Book Chat

About the Books

For Beautiful Black Boys Who Believe in a Better World by Michael W. Waters

Winner of the 2020 Goddard Riverside CBC Youth Book Prize for Social Justice

“Dad, what happened?”
“Why are they shooting?”
“What is this vigil for?”

The shootings keep coming, and so do Jeremiah’s questions. Dad doesn’t have easy answers, but that doesn’t mean he won’t talk about it—or that he won’t act. But what if Jeremiah doesn’t want to talk anymore? None of it makes sense, and he’s just a kid. Even if he wants to believe in a better world, is there anything he can do about it?

Inspired by real-life events, this honest, intimate look at one family’s response to racism and gun violence includes a discussion guide created by the Muhammad Ali Center in Louisville, Kentucky, a multicultural center and museum committed to promoting respect, hope, and understanding.

Purchase a copy of For Beautiful Black Boys Who Believe in a Better World.

Abandoned: America’s Lost Youth and the Crisis of Disconnection by Anne Kim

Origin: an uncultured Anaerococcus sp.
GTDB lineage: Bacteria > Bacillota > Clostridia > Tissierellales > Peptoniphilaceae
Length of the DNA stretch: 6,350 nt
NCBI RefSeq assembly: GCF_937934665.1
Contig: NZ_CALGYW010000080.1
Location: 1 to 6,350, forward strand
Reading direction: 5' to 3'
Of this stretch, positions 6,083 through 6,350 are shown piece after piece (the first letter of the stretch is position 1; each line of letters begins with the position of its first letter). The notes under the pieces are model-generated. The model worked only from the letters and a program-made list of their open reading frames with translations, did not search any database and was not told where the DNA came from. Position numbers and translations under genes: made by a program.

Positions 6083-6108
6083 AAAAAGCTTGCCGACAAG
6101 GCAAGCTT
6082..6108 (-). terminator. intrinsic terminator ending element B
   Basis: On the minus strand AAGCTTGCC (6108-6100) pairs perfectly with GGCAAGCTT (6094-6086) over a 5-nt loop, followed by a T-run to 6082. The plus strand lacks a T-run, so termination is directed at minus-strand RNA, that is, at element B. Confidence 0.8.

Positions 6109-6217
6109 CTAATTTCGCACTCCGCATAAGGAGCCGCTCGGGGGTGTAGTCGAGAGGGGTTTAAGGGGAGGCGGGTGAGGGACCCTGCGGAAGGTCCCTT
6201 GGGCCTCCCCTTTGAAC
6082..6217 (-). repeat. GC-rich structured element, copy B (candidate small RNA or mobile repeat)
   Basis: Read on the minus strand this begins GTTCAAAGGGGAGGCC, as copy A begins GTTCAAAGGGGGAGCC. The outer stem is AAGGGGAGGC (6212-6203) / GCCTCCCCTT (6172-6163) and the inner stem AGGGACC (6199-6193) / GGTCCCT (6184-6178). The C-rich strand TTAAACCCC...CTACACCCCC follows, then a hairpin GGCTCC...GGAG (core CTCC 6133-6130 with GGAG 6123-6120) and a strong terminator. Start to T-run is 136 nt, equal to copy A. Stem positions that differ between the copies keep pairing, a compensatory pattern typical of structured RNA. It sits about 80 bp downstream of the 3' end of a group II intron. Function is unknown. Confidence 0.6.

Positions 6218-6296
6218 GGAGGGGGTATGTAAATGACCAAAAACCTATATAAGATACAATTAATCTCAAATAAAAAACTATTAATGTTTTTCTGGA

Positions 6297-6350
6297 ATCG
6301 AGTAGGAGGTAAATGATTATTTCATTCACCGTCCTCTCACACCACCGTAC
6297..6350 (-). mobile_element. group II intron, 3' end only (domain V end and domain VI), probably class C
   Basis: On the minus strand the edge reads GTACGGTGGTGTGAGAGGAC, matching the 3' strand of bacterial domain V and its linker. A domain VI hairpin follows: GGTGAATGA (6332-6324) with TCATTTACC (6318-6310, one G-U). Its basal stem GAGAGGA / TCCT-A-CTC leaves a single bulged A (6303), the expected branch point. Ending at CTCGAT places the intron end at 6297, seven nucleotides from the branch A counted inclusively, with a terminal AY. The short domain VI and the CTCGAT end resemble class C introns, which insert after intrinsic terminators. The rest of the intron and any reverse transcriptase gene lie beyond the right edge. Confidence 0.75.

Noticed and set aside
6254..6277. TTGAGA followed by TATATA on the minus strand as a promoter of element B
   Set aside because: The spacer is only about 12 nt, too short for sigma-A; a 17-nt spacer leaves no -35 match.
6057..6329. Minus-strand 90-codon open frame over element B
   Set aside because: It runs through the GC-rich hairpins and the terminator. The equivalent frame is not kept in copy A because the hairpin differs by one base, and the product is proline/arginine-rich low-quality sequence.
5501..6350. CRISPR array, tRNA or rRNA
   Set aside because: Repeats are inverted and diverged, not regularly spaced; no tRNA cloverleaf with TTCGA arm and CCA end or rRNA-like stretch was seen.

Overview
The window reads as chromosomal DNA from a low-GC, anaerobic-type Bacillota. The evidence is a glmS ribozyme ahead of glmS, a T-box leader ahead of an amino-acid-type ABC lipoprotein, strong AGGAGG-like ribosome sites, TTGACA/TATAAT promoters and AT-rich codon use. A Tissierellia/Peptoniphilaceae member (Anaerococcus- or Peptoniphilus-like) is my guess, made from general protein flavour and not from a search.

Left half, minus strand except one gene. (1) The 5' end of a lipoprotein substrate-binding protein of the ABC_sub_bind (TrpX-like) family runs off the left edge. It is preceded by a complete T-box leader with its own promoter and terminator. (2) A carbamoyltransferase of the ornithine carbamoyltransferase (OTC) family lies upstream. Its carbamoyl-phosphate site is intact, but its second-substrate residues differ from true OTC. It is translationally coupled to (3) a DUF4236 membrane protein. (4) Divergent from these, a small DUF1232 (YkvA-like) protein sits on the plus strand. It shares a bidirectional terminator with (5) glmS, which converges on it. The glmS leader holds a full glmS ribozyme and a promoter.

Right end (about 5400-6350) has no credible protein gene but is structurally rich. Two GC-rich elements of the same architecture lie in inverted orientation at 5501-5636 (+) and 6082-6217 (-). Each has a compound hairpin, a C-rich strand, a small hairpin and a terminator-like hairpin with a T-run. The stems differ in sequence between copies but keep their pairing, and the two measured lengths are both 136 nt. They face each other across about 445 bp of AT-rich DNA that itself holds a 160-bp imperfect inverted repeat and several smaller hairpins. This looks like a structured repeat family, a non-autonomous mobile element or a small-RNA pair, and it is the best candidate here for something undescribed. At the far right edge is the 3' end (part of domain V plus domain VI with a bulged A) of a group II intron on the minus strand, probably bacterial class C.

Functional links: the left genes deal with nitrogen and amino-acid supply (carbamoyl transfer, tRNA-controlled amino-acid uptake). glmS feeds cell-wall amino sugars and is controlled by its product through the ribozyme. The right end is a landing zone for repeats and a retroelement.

Winner of the 2020 Goddard Riverside Stephan Russo Book Prize for Social Justice⁠

For the majority of young adults today, the transition to independence is a time of excitement and possibility. But nearly five million young people—or a stunning 11.7 percent of youth aged sixteen to twenty-four—experience entry into adulthood as abrupt abandonment, a time of disconnection from school, work, and family. For this growing population of Americans, which includes kids aging out of foster care and those entangled with the justice system, life screeches to a halt when adulthood arrives. Abandoned is the first-ever exploration of this tale of dead ends and broken dreams.

Journalist Anne Kim skillfully weaves heart-rending stories of young people navigating early adulthood alone, in communities where poverty is endemic and opportunities almost nonexistent. She then describes a growing awareness—including new research from the field of adolescent brain science—that “emerging adulthood” is just as crucial a developmental period as early childhood, and she profiles an array of unheralded programs that provide young people with the supports they need to achieve self-sufficiency.

A major work of deeply reported narrative nonfiction, Abandoned joins the small shelf of books that change the way we see our society and point to a different path forward.

Purchase a copy of Abandoned: America’s Lost Youth and the Crisis of Disconnection.